Jon Aguiar, a DraftKings executive, denied his alleged involvement sharing private information about his daily fantasy sports league on Thursday.
In a single tweet, Aguiar opened up for the first time after being mentioned in two New York Times articles accusing him of questionable activity last week. Here’s the tweet and his official statement:
In the past week, I’ve been named in two New York Times articles about DFS. Here is my statement: pic.twitter.com/fhi5dpv5L6
— Jonathan Aguiar (@JonAguiar) October 15, 2015
In one of the NY Times articles, Aguiar is described as looking into player information that’s not publicly available and sharing it with a regular player. Another NY Times piece says Aguiar told people in areas that ban daily fantasy sports leagues how to deposit money and play the games without getting caught.
DraftKings had previously not made Aguiar available for comment, according to one of the NY Times articles.
Aguiar’s LinkedIn page shows him as Head of VIP Services for DraftKings, one of the largest daily fantasy sports leagues worth around $1.2 billion. DraftKings has raised over $375 million in private funding.
Former poker pro
Aguiar has an interesting background. He was a pretty successful pro poker player for 7 years, before deciding to join DraftKings in its early days back in 2013. In a Reddit AMA session held earlier this year, Aguiar described his role as, “I oversee our live events, VIP customer programs, and work with our contest and customer support teams to help make playing on DraftKings as much fun as possible.”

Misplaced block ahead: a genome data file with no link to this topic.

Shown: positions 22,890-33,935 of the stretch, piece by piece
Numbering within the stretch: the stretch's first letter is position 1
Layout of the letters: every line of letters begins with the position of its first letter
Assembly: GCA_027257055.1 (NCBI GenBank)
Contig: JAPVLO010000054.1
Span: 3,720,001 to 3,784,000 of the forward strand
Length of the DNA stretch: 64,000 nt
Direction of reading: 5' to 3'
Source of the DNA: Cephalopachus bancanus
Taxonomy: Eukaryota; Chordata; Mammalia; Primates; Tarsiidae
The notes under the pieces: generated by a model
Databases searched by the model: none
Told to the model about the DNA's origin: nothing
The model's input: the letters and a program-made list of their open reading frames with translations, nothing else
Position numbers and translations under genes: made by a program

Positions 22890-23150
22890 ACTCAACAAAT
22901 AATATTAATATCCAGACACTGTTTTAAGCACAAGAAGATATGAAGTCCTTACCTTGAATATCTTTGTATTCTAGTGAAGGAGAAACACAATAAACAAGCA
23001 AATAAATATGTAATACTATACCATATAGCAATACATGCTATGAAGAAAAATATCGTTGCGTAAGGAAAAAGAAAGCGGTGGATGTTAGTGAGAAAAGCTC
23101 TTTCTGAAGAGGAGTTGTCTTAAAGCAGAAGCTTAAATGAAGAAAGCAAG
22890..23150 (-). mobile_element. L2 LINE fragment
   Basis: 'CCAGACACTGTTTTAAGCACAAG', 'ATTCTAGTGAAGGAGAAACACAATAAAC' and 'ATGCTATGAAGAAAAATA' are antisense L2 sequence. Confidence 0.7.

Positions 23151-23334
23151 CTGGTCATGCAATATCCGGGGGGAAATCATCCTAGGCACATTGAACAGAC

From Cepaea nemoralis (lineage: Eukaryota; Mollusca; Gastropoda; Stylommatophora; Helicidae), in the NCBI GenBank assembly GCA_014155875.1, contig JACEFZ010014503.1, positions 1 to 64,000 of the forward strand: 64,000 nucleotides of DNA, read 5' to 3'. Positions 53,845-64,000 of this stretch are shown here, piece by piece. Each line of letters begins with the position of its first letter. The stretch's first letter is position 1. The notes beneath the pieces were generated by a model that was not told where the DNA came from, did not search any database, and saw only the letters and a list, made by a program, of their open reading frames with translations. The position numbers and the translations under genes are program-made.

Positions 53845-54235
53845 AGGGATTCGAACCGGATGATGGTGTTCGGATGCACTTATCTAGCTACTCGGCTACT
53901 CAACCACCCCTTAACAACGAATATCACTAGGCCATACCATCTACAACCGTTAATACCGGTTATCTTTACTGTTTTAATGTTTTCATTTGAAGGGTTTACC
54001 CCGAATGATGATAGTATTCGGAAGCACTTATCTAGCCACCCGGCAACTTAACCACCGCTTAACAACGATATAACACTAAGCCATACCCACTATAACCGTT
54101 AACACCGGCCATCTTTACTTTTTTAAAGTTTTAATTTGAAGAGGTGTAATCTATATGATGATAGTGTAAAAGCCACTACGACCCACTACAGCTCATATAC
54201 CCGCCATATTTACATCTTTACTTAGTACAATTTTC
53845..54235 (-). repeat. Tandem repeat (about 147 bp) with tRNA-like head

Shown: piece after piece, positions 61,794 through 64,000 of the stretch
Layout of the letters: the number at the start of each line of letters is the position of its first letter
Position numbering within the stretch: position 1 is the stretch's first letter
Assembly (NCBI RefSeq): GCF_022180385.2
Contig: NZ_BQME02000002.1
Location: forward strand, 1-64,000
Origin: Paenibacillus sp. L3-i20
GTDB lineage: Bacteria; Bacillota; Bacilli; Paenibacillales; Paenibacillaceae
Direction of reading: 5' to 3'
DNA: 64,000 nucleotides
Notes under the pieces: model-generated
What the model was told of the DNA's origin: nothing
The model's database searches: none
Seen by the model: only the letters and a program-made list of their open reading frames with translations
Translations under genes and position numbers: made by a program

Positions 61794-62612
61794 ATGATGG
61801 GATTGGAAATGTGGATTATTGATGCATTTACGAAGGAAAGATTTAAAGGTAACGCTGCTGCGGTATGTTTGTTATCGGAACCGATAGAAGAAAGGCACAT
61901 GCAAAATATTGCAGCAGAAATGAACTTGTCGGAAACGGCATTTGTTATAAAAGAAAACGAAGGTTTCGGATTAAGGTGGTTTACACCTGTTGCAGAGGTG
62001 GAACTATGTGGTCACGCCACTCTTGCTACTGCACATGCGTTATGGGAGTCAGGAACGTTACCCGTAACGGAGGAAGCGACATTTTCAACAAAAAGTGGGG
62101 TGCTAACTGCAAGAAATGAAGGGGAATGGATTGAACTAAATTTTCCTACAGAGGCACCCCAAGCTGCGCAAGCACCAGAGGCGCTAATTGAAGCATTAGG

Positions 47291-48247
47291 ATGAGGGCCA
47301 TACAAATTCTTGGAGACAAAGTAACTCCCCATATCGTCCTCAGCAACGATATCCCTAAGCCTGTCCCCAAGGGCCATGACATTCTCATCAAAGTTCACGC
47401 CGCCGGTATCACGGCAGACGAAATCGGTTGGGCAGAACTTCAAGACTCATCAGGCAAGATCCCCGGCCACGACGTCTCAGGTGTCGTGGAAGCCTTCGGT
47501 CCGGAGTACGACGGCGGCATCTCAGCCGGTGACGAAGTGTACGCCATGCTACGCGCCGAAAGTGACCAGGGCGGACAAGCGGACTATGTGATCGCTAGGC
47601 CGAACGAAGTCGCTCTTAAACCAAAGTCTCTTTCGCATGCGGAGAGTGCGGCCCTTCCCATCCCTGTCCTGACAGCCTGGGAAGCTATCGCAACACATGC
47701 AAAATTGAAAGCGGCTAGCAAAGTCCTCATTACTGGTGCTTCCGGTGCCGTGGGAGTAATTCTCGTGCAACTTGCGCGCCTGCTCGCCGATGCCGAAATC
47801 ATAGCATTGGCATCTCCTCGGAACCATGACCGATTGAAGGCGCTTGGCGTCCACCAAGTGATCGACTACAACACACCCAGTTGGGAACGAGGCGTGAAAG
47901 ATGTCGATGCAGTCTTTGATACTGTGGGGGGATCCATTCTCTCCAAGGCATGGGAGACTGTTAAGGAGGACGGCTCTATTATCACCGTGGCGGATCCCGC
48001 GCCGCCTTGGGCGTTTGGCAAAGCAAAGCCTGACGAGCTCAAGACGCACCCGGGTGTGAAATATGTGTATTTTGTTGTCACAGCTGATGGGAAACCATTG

- Mike Segar/Reuters
Daily fantasy leagues like DraftKings and FanDuel have enjoyed explosive growth in recent years, allowing players to legally bet money in fantasy sports. A 2006 law categorizes them as a “game of skill,” not a “game of chance.”
Users put together teams comprised of real-life athletes and earn points based on their actual game performances. A recent McKinsey study showed data proving the winning percentage is heavily skewed towards skilled players.
But over the past month, both leagues have been embroiled in a cheating scandal where employees are accused of using insider information to gain an edge in playing the game. Critics have been calling for tighter regulations, as daily fantasy sports leagues are largely left unregulated, and the FBI is reported to have started an investigation.
On Thursday, Nevada became the first state to shut down daily fantasy sports sites, and require a gambling license to operate in the state.